by Stanley Lieber

The lateral elevator was still stuck on sideways, so SL had to take the stairs up to his room. Coaching staff was strangely absent.

The cleaners had moved all his books. And, it seemed, removed all his bookmarks, he supposed as a sort of commentary upon the general state of his room. Fair enough.

SL colonized the balcony with a minimum of support equipment. Just him and his cup of tea, not even the folded daily newspaper. The indigenous population of his little table had scattered at the sight of his tattered boxer shorts, surrendering whatever claim they might have otherwise held in the absence of universally recognized property rights.

SL sat down in his chair, feeling anything but the conquering hero.

The town had changed since he’d arrived, he surmised. Nothing he had actually observed, mind, but it stood to reason, didn’t it? Even if only by virtue of his sudden appearance there. Anyway, whatever.

Dull care washed over him and then subsided with the smog.

From then to now he hadn’t allowed himself to approach the memory of what had come before. Masking his awareness with the background clatter (such as it was) of the hustle and bustle here in town. Subsumed by nothing much, at least it was a quiet day. The ticker tape advanced at intervals, now faintly audible in the cradling semi-silence.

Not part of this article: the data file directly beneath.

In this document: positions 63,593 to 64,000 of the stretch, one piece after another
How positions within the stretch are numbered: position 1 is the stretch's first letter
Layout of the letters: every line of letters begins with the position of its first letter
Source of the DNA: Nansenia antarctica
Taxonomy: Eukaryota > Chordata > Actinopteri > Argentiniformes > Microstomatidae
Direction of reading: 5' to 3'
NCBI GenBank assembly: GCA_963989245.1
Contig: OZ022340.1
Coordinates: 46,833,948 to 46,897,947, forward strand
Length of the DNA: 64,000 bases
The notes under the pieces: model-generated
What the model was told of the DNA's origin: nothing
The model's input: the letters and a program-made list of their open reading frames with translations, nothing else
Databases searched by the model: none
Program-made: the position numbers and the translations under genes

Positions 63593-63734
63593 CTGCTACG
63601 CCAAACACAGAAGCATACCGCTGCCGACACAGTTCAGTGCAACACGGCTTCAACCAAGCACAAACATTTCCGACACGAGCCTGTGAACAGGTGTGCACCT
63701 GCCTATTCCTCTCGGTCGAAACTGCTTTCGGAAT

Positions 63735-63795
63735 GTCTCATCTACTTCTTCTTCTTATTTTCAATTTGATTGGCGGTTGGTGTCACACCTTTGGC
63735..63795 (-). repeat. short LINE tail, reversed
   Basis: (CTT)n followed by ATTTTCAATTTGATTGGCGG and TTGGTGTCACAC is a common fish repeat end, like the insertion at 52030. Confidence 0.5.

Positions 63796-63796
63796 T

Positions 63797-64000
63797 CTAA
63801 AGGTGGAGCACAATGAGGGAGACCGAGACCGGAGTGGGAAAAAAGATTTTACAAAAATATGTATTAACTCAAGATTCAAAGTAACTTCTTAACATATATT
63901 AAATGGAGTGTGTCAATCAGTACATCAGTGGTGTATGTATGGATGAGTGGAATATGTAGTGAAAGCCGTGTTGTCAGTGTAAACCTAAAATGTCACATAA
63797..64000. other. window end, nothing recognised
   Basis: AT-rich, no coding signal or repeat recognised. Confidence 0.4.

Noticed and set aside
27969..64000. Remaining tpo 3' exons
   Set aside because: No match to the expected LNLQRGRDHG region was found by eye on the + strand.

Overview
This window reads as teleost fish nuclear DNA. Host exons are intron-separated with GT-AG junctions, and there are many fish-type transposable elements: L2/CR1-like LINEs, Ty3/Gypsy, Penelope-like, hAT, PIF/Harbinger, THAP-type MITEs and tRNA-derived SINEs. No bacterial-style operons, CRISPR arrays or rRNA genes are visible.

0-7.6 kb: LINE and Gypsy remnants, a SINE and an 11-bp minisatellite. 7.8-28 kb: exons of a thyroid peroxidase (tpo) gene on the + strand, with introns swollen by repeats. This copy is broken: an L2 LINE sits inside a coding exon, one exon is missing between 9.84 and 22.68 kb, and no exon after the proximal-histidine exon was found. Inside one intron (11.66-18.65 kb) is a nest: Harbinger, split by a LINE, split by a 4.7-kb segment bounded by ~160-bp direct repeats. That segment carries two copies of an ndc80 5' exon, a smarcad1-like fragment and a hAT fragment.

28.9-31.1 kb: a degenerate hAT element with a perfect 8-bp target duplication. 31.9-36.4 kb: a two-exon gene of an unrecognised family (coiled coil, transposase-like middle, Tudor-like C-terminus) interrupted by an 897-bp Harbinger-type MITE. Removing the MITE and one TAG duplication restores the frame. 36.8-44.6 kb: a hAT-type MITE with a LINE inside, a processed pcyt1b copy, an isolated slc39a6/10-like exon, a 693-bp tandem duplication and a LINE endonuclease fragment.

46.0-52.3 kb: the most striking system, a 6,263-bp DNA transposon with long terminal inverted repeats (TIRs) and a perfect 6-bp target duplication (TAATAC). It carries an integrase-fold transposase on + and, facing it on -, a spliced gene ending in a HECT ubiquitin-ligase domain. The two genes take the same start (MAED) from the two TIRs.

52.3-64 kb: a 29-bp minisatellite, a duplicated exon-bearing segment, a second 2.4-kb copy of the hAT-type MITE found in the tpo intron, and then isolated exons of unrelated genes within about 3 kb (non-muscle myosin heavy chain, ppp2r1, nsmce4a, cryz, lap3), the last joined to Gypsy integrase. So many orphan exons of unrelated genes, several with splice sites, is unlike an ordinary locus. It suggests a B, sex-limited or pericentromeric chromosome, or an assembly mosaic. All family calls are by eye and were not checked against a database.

The sound was annoying.

Who had he been? No one here seemed to recognize him, so that ruled out intersectional fame. There were no clues as to his interests amongst his few personal belongings, unless you counted the books, which he had never attempted to do. The lot was distinguished primarily by its failure to establish a clear pattern—this scattershot identifier seemed to be all that remained of him. In any case, by now he had forgotten the question. he completed the apparent inventory of his room and decided it was time for lunch.

There wasn’t much, in all honesty, that couldn’t be conveyed through simple language. This was a cornerstone of recovery theory, even though every patient immediately recognized it as bullshit. There was nothing that could be conveyed through simple language, nothing that could be conveyed at all. Each new advance in technology revealed this poverty of capability anew through the increase of immediate— literally, cybernetic—feedback.

Just because few of them could express it in words didn’t make it any less true.

Just look at his friend.